Henri Nouwen was an internationally renowned priest, author and professor who spent the last 11 years of his life in the L'Arche communities of Trosly, France and Daybreak, Canada.
“Having known Henri over a number of years, the first thing I want to say is that he was a man of great energy, vision and insight, but also a man of great pain. Anguish often fuelled many of his activities, his movement. In many ways he was a man of movement. I was always moved when I sensed the depth of his pain. But Henri had discovered something, for even though in some ways he was running away from pain, at the same time he chose to walk through pain; he accepted anguish; he did not build up barriers to protect himself. In a mysterious way he was a wounded healer, the name of one of his first books.” (Eulogy of Jean Vanier at Henri Nouwen’s funeral)
Born in Nijkerk, Holland, on 24 January 1932, Nouwen was ordained in 1957 as a diocesan priest and studied psychology at the Catholic University of Nijmegen. In 1964 he moved to the United States to study at the Menninger Clinic. He went on to teach at the University of Notre Dame, and the Divinity Schools of Yale and Harvard. For several months during the 1970s, Nouwen lived and worked with the Trappist monks in the Abbey of the Genesee, and in the early 1980s he lived with the poor in Peru.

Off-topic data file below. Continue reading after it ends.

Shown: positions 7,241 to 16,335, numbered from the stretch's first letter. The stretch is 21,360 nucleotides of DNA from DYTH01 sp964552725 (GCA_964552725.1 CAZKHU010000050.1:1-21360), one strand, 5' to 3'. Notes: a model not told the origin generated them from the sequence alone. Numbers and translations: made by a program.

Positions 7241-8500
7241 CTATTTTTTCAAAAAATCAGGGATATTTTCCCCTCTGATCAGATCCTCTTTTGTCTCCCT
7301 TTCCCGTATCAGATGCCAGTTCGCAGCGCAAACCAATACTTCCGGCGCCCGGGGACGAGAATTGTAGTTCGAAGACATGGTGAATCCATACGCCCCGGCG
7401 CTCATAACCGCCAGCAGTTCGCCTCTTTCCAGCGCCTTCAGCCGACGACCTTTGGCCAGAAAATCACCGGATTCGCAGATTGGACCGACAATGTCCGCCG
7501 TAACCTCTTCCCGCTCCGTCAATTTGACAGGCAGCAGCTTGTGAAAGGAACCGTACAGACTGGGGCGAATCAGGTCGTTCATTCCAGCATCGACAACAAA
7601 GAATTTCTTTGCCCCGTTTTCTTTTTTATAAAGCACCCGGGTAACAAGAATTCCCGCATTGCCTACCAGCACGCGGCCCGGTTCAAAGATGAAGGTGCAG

In 1985 he was called to join L’Arche in Trosly, France, the first of over 130 communities founded by Jean Vanier where people with developmental disabilities live with assistants. A year later Nouwen came to make his home at L’Arche Daybreak near Toronto, Canada. He died suddenly on 21 September 1996 in Holland and is buried in King City, Ontario.
Henri J. M. Nouwen is the author of a variety of books on the spiritual life. Some, such as Adam, God's Beloved, were inspired by his life with people with an intellectual disability in L’Arche.